How “relevant” was God to Saul of Tarsus? He knocked him down in the middle of the road, he afflicted him with blindness for three days and he totally rearranged his life’s purpose. Somehow, relevance didn’t seem to describe Saul’s treatment. How “relevant” was Jesus to Simon Peter? He called him a devil, he told him he had no faith and he basically told him that if he didn’t submit to the Master’s demands that he would lose his place in the kingdom. In the end, Jesus even told Peter to mind his own business and not worry about the lives of other disciples. Many different instances throughout the ministry of Christ show that Jesus did not treat his disciples with kid gloves nor did he try to make things easier for them. He presented them with truth. It was up to them to accept or reject the terms of the Lord.

Regardless of how noble their intentions may be, those who gravitate away from true doctrine in the interest of befriending seekers and facilitating their acceptance of Christ do them no favor. Dietrich Bonhoeffer called it “cheap grace.” Such an approach may very well have the opposite effect. It is one thing to upgrade our methods, modify our language and even sing newer music, but these are non-essentials in worship styles and church tradition. It is something else to decide against preaching New Testament doctrine simply because we don’t think it is relevant to today’s society. The Apostle Paul warns us against the slightest attempt of any man or angel to lead us into heresy. “But though we, or an angel from heaven, preach any other gospel unto you than that which we have preached unto you, let him be accursed. As we said before, so say I now again, If any man preach any other gospel unto you than that ye have received, let him be accursed. For do I now persuade men, or God? or do I seek to please men? for if I yet pleased men, I should not be the servant of Christ.” Galatians 1:8-10.

What is the “gospel” of which Paul speaks? Again, definitions are paramount. We find the answer in 1 Corinthians 15:1-4. “Moreover, brethren, I declare unto you the gospel which I preached unto you, which also ye have received, and wherein ye stand; By which also ye are saved, if ye keep in memory what I preached unto you, unless ye have believed in vain. For I delivered unto you first of all that which I also received, how that Christ died for our sins according to the scriptures; And that he was buried, and that he rose again the third day according to the scriptures.” Any preacher who professes to preach the gospel must preach the death, burial and resurrection of Christ. He must also instruct people how to apply these truths to their lives. That leads us directly to Acts 2:38. If these steps are eliminated from the message, there is no way to appropriate the gospel to a person’s life. The only alternative is to spiritualize every ordinance of scripture that a believer is to fulfill. When doctrines are spiritualized, that is when they are only given metaphoric value and are stripped from any practical application, only a small step exists to the virtual elimination of the ordinance from the salvation experience.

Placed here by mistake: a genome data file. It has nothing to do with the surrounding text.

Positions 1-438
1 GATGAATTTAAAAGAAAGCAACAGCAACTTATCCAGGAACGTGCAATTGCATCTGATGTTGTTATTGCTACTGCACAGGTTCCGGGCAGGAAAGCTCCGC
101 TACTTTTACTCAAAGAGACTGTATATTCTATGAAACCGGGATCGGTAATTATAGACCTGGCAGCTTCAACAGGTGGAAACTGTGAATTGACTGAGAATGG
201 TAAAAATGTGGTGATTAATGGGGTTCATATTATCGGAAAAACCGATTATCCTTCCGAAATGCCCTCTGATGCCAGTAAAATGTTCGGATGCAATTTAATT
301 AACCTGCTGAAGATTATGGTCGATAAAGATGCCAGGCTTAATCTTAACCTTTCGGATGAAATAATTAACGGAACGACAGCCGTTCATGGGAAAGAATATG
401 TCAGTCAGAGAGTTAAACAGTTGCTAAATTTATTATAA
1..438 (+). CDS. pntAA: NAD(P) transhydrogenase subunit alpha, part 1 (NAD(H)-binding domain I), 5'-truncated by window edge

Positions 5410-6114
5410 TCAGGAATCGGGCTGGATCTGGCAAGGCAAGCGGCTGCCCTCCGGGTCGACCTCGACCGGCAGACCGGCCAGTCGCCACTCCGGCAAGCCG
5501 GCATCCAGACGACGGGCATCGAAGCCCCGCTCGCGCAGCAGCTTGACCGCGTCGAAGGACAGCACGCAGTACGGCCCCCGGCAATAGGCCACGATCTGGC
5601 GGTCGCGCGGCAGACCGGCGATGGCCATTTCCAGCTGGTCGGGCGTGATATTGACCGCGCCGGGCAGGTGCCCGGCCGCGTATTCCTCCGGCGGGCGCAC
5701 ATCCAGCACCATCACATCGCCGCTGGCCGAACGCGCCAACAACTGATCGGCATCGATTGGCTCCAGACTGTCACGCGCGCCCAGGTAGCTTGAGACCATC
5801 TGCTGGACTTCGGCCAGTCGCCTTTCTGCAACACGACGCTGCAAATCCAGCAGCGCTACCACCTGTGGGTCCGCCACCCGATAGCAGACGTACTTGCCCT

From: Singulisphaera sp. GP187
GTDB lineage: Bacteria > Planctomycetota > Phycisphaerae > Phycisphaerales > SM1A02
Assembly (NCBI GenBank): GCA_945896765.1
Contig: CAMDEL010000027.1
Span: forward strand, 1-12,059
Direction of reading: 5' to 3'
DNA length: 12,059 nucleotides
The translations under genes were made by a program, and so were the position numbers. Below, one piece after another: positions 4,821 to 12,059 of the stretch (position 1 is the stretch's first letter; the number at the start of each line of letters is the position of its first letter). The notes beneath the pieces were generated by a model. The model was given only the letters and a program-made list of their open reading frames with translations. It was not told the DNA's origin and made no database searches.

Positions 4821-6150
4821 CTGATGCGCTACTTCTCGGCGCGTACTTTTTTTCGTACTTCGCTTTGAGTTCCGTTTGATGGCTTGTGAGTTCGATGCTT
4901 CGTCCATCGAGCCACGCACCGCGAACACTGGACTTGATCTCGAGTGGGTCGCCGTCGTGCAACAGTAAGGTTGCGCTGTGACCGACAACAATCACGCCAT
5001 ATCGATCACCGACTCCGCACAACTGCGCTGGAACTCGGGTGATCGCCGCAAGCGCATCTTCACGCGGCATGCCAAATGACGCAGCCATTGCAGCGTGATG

If nothing matters, then NOTHING MATTERS! This fact seems to be lost on advocates of the relevancy doctrine. When they reap the ultimate harvest of the “nothing matters” gospel, they themselves will not matter. Neither will their pulpits, their remaining doctrines, their church congregations and their livelihoods. That’s the nature of the beast. Tell people they don’t have to obey the laws and you reap a nation of lawbreakers. Tell people they don’t have to pay their taxes and you can be sure that no one will pay their taxes. Tell people they are okay without baptism and without the Holy Ghost and no one will be baptized or receive the Spirit. Tell people they don’t have to come to church, and guess what will happen? That’s right. Either turn the sanctuary into an entertainment center or else lock the doors, sell the place and go home.

I receive Paul’s admonition to the church elders as a solemn charge. “Wherefore I take you to record this day, that I am pure from the blood of all men. For I have not shunned to declare unto you all the counsel of God. Take heed therefore unto yourselves, and to all the flock, over the which the Holy Ghost hath made you overseers, to feed the church of God, which he hath purchased with his own blood.” Acts 20:26-28. The relevancy doctrine is at best a diversion from the true mission of the church. At worst, it is a heretical doctrine that must be exposed for what it is.

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Reader Comments (2)

Amen brother. not the time to mince words while Words are being minced

November 25, 2008 | Unregistered CommenterP. Fullam

If you tell people not to pay taxes, they will not pay taxes? True. :) On the other hand, paying taxes is not an end, but a means to end, and it has no inherent virtue; the end is to provide common services, so it would simply be counterproductive to meeting the purpose to tell people to quit paying taxes without substituting a superior way.

The same can be said for doctrines and traditions and rules that are not fundamental, but derivative. They are a means to an end (union with God), and if they are no longer relevant, then they are useless.

Jesus himself did this by supplanting the old covenant with a superior one. The law, Paul says, was a "schoolmaster" to "bring us to Christ." Thus, it was relevant for its time, but no one is suggesting that it is necessary now, except orthodox Jews, I suspect. =]

On the other hand, the model provided in the scriptures for such changes in relevancy is always a "moving higher", not a regression. Jesus did not destroy the law, but rather he elucidated a larger and deeper and higher vision of it, and one that if people really truly appreciated, would actually bring us in closer compliance to it, not further away from it.

October 8, 2010 | Unregistered CommenterTim Garcia